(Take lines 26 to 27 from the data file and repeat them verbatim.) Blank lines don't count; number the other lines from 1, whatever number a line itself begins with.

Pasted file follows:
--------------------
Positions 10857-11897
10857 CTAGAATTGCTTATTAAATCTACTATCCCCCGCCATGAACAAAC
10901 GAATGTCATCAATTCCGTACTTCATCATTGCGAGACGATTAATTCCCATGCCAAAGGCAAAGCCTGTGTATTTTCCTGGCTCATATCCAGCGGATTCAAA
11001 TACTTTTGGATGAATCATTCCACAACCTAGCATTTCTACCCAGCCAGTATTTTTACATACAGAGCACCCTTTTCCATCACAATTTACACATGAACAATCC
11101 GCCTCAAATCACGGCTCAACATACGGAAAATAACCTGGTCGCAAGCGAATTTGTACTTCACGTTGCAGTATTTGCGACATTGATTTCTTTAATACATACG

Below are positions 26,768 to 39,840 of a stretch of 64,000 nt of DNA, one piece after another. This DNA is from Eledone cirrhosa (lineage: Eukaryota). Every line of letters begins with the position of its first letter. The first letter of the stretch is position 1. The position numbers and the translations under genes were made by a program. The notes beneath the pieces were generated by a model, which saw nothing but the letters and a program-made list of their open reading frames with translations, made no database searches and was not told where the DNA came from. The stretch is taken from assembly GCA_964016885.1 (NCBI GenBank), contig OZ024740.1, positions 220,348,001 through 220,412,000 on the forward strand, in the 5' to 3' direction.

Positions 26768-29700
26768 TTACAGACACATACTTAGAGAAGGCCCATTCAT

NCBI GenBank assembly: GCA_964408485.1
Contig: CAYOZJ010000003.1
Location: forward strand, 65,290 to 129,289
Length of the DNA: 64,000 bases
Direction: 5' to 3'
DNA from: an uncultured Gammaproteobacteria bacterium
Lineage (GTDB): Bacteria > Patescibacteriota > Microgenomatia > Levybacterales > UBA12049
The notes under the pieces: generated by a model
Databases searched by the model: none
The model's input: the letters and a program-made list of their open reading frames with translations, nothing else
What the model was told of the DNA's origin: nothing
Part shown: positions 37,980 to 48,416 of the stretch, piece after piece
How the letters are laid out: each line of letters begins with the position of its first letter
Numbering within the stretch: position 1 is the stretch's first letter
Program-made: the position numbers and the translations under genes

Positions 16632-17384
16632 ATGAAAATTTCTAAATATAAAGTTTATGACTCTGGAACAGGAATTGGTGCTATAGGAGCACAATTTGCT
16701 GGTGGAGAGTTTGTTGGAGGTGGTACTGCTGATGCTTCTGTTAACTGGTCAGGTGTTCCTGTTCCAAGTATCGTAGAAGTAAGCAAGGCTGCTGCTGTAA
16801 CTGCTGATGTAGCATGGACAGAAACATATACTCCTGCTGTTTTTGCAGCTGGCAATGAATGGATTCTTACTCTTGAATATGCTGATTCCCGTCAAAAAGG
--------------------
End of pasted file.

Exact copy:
16701 GGTGGAGAGTTTGTTGGAGGTGGTACTGCTGATGCTTCTGTTAACTGGTCAGGTGTTCCTGTTCCAAGTATCGTAGAAGTAAGCAAGGCTGCTGCTGTAA
16801 CTGCTGATGTAGCATGGACAGAAACATATACTCCTGCTGTTTTTGCAGCTGGCAATGAATGGATTCTTACTCTTGAATATGCTGATTCCCGTCAAAAAGG